After Kim Jong Il
Thursday, September 23, 2010
The upcoming party conference will decide who will be Kim Jong Il’s successor and what direction North Korea will take in order to meet its goals for 2012.
Pyongyang has announced it will hold a party conference on September 28, gathering the state's ruling elite to decide two fates: who will be Kim Jong Il’s successor and what direction North Korea will take in order to become a “powerful and prosperous nation” by 2012, Kim Jong Il’s declared goal.
We can expect two things from the conference. First, Kim Jong Il’s third son, Kim Jong Un, will receive an important post in order to build his credentials and pave the way for him to lead a third generation of family rule. Unlike Kim Jong Il at the time of his succession, Kim Jong Un will most likely not be given a position in the military. It would be a hard sell that the 28-year-old heir apparent would have the credentials to take on a post in the country’s top establishment.
In a country that has nuclear weapons, delivering on the promise to become a strong, self-sustaining nation in under two years’ time would be best achieved by fortifying itself as a nuclear state.
It is surprising that Kim Jong Il waited until he had a stroke to start preparations for his succession (his father Kim Il Sung was in great health at 68 when he started the process). Did Kim Jong Il’s hubris put the family dynasty in jeopardy, or does he have someone else in mind for the post?
After all, Chang Song Taek’s recent appointment to vice chairman of the National Defense Commission in the Supreme People's Assembly and his likely promotion to a top post in the Politburo and the Party Secretariat indicate that Kim Jong Il has better prepared his brother-in-law for the post than his own son. While this opens the possibility that Chang will be the next leader of North Korea, it is more likely that he will jointly rule with Kim Jong Un in the near term, until the apprentice is ready to rule by himself.
To be sure, the Dear Leader has put the succession process on the fast track by circulating photos of him and his son and will use the party conference as a platform to build the cult of personality around the youngest Kim. After all, there is nothing North Korean rulers love more than throwing excessive celebrations to excite the masses about Kim family rule.
This is an important time for the regime to reassert its goals, make changes to the leadership hierarchy, and rebalance power between the military and the Workers' Party.
Second, the party conference will unveil reaffirmations, changes, and updates to North Korean policies. As with past party conferences, this is an important time for the regime to reassert its goals, make changes to the leadership hierarchy, and rebalance power between the military and the Workers' Party. Even more significant, this year’s party conference will lay out a roadmap for how North Korea plans to become a “powerful and prosperous” nation by the year 2012, in honor of the 100th birthday of founding father Kim Il Sung. The conference will show whether the regime chooses economic reform or the continuation of its military-first policy to make this a reality.
Several weeks ago, North Korean Premier Choe Yong Rim suggested that the country turn its focus to developing agriculture, light industry, and infrastructure, marking a possible shift to non-military development. Also in recent weeks, the regime has made a number of conciliatory gestures, such as proposing family reunions and military talks with South Korea, and telling China it is open to returning to the six-party talks.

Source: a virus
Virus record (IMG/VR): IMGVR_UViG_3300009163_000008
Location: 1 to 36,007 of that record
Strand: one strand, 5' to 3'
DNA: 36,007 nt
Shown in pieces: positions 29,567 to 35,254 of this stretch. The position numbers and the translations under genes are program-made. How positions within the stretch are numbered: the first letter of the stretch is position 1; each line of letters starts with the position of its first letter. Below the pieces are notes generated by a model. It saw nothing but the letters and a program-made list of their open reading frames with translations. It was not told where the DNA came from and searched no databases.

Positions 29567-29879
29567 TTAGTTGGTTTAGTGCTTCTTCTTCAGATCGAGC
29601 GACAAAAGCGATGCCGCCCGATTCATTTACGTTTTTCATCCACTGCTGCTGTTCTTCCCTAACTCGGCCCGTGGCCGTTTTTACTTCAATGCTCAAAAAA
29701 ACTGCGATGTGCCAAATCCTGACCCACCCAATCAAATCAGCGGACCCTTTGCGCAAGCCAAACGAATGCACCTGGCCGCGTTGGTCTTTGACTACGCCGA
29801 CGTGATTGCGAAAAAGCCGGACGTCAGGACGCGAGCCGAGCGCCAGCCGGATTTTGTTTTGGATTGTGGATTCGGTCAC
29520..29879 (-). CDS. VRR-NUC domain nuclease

But it would be premature to think this indicative of a dramatic shift in policy. Last month on his trip to China, Kim failed to receive hard economic support from President Hu Jintao. Pyongyang is turning to Seoul because its economy is in desperate shape and it badly needs aid to deal with damaging floods. There is nothing new to North Korea’s policy of détente to squeeze aid out of its neighbors, only to quickly return to ratcheting up tensions.
There is nothing new to North Korea’s short-lived policy of détente to squeeze aid out of its neighbors, only to quickly return to ratcheting up tensions.
Indeed, at the very time the regime is about to undergo a power transition, it is hard to believe that North Korea would abandon its juche policy of self-reliance that has been at the heart of regime legitimacy from its inception. In a country that has nuclear weapons and has strived to expand its nuclear capabilities for more than 20 years, delivering on the promise to become a strong, self-sustaining nation in under two years’ time would be best achieved by fortifying itself as a nuclear state. To the regime, nuclear capacity defines power and prestige in the international arena and delivers a tangible accomplishment under Kim Jong Il, who has spent his entire leadership driving the country into the ground trying to achieve nuclear statehood. Kim has said there is “no change” in his position on the six-party talks—meaning he’ll return to the negotiating table, but has no intention of actually negotiating away his nuclear card. At next week’s conference, North Korean leadership will have to decide whether simply returning to talks about its nuclear program will help it pursue its 2012 goal.
Leslie Forgach is a research assistant at the American Enterprise Institute.
FURTHER READING: John R. Bolton laments that “Iran and North Korea March On” while Dan Blumenthal applauds “Obama’s Successful North Korea Policy.” Michael Mazza urges that we “Deter Pyongyang through Beijing” and denounces the “Red Menace.”